A goal of the sampling design was to produce population-based estimates within each country. The pool of respondents was selected from a quota sample methodology; within this design, the selection probabilities are unknowable because the sample is based on multiple recruitment channels rather than a single sampling frame. After the data collection was completed in each country, the study statistician reviewed the bias in the final sample and the targets. The first step in the analysis plan was to create weights for respondents in each country, generalizable to the larger population aged 12 to 49. This step is similar to post-hoc weight adjustments that are typically used in probability-based samples. The method of calibration weighting was applied to the raw survey data to make the inferences generalizable to the larger population of non-institutionalized residents in each country. In order to calculate the post-stratification weights, the sample was first divided into two separate population groups: youth (ages 12 to 17) and adults (ages 18 to 49). The available data varied by country, but the main variables for which distributions were available included age, sex, marital status, employment status, education, and nativity. Two additional substance use variables were included: alcohol and cigarettes were also included. The final weighted data closely approximated the final demographic distributions in each country as well as substance use characteristics associated with the primary outcomes of interest. Additional sensitivity analyses (not shown) compared the final weighted results to published data. Once the sample weights were finalized, the analyses were conducted on the weighted data. Cross tabulations and multivariable logistic regression methods were used via SUDAAN (release 11.1, RTI International). For the logistic regression models, separate analyses were estimated for each therapeutic class. Because it is possible that NMPDUs may engage in use for therapeutic reasons as well as euphoria, we examined the association comparing those who just engaged in NMPDU relative to those engaging in NMPDU and illicit drug use. Put differently, it is possible that initial NMPDU may serve as a gateway to other substances by exposing users to the physiological and socio-cultural aspects of substance use. There is also a possibility of a selection effect, whereby persons using illicit drugs are at higher risk for NMPDU. With cross-sectional data, we are unable to resolve this question; yet, data from this study provide an examination of the preliminary associations that can be investigated in future studies that contain developmentally sensitive measures collected on the same set of individuals over time. Such information will help identify the factors that differentiate NMPDU from non-users, and then between NMPDUs and poly-drug use involving illicit drug use. This outcome was coded as a binary variable (0 = no NMDPU and 1 = any NMPDU) for the first analysis, and then as a binary variable (0 = NMDPDU only and 1 = NMPDU and ILLICIT DRUGS), except that the analyses are subset to those with any NMPDU.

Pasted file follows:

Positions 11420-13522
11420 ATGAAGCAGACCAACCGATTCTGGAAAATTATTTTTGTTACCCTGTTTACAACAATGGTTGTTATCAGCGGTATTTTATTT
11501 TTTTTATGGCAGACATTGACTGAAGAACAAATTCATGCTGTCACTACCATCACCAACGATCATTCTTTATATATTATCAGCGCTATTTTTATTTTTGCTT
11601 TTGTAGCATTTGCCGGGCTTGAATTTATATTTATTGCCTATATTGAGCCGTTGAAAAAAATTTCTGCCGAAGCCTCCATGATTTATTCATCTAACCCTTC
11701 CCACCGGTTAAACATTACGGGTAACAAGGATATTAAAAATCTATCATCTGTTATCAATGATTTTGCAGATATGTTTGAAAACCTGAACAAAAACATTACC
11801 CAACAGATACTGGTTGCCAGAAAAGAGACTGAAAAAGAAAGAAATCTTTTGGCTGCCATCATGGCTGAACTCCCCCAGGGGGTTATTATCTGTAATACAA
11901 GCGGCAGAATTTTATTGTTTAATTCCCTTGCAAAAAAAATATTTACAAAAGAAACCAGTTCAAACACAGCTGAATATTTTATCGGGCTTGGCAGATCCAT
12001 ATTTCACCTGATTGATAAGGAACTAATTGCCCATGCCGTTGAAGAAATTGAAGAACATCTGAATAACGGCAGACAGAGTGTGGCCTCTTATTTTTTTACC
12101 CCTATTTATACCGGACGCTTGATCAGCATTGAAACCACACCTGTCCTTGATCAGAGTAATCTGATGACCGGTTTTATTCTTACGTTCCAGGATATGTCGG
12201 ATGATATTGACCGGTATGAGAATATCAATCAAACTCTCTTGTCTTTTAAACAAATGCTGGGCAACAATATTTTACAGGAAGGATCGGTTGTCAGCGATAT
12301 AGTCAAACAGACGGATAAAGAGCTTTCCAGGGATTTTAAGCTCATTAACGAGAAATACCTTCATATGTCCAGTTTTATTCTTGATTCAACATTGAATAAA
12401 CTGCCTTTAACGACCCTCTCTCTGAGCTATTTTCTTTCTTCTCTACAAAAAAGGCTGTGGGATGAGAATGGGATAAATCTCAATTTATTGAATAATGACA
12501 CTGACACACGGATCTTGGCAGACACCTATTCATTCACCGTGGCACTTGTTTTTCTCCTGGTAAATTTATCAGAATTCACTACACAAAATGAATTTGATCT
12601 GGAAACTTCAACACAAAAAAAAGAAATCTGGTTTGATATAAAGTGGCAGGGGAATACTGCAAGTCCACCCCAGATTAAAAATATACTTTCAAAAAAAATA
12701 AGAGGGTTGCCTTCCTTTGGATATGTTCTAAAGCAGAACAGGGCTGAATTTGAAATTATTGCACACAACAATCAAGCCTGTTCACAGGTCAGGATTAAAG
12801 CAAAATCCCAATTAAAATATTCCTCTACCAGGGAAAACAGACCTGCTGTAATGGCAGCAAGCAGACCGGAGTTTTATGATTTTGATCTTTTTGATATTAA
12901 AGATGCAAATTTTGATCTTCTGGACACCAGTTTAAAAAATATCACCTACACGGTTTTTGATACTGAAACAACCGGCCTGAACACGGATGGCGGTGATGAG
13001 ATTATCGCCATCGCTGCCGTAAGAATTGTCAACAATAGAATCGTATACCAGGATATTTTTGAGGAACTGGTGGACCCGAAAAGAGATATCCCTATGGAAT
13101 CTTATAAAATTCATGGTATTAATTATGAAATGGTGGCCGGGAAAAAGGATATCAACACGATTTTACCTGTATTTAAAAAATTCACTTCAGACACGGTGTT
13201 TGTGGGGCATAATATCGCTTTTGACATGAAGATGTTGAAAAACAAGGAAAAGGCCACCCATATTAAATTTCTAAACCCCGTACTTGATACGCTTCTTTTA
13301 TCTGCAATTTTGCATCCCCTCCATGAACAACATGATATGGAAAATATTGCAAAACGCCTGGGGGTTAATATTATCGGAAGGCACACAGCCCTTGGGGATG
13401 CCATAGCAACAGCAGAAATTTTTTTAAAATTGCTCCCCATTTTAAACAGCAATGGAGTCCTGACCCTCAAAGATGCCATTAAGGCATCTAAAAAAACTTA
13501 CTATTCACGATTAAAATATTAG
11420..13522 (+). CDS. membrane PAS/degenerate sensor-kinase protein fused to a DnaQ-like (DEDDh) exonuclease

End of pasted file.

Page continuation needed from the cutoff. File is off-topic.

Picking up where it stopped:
Results

Prevalence of nonmedical prescription drug use

The demographics are provided in Table 1 but they are representative to the demographics in each of the 5 EU countries, including race, gender, and age. The overall lifetime and past-year prevalence estimates of NMPDU in the combined sample (Table 1) indicated that opioids were the most commonly endorsed medication for the overall lifetime use (13.5 %) whereas sedatives were the most commonly endorsed medication for the overall past-year use (5.8 %). Stimulants were the least commonly endorsed medication for both lifetime (7 %) and past-year (2.8 %) use. Illicit drug use was 38.1 % for lifetime use and 11.7 % for use in the past-year. Marijuana was the most frequently used illicit drug in both the lifetime and past-year estimates.
Table 1

Characteristics of EU-Meds Study, 2014

Characteristic

Percentagea

Total No.b

Country

  

 Denmark

12.4

2,732

 Germany

24.9

5,511

 Great Britain

25.3

5,572

 Spain

24.9

5,507

 Sweden

12.5

2,748

Sex

  

 Male

50.3

9,725

 Female

49.7

12,245

Race

  

 White

93.0

17,475

 Non-white

7.0

1,413

Age, years

  

 12–17

9.2

2,032

 18–29

32.9

7,048

 30–49

57.9

12,990

Marital Statusc

  

 Never married

45.5

8,775

 Married/cohabitating

33.2

7,032

 Divorced/separated/widowed

21.3

4,231

Employment

  

 Full/Part time

52.5

12,133

 Unemployed

11.2

2,268

 Student

18.4

3,950

 Not in labor force

17.9

3,719

Lifetime NMPDU

  

 Stimulant

7.0

1,302

 Opioid

13.5